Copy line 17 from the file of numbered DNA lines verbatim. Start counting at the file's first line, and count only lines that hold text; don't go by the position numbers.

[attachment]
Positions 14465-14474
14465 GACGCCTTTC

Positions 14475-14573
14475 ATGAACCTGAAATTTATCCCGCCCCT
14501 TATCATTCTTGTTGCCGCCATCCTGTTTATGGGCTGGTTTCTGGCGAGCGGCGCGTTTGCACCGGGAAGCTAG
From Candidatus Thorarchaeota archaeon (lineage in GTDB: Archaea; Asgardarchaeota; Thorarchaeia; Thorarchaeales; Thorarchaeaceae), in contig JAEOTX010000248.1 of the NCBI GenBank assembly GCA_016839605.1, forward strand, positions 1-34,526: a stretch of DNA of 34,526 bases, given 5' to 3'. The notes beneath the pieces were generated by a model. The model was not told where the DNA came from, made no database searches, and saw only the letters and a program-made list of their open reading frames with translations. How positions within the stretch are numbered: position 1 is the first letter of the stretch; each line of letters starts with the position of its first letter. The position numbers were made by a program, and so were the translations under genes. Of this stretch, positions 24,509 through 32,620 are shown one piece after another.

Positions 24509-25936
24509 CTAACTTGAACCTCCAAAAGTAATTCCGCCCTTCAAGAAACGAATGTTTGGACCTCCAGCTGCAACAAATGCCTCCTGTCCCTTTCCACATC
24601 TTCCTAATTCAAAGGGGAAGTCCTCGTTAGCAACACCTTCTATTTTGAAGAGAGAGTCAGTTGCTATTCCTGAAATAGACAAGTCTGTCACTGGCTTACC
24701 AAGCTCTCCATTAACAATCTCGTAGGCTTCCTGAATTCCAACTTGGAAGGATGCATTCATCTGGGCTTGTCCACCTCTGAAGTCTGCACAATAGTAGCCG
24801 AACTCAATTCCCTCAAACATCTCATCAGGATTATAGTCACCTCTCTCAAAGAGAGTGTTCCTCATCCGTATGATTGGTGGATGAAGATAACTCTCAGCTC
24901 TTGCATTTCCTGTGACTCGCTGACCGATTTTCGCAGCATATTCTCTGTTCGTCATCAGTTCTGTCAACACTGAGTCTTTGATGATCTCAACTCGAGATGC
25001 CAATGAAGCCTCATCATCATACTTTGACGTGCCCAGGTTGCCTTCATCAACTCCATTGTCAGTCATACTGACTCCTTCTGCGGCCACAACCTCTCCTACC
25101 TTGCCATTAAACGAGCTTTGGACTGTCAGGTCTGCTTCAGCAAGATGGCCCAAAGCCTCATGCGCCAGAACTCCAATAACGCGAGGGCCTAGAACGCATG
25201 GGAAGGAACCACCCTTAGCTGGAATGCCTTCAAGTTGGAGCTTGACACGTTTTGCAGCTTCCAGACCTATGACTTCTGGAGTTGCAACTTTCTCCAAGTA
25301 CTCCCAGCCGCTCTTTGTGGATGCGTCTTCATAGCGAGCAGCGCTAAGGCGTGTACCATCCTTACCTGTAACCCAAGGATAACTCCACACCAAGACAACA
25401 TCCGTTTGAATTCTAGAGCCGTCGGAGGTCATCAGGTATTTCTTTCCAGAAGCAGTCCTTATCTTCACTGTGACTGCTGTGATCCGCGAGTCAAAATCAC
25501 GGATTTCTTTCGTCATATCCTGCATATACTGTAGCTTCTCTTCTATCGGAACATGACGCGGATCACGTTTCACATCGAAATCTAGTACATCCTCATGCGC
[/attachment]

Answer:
25401 TCCGTTTGAATTCTAGAGCCGTCGGAGGTCATCAGGTATTTCTTTCCAGAAGCAGTCCTTATCTTCACTGTGACTGCTGTGATCCGCGAGTCAAAATCAC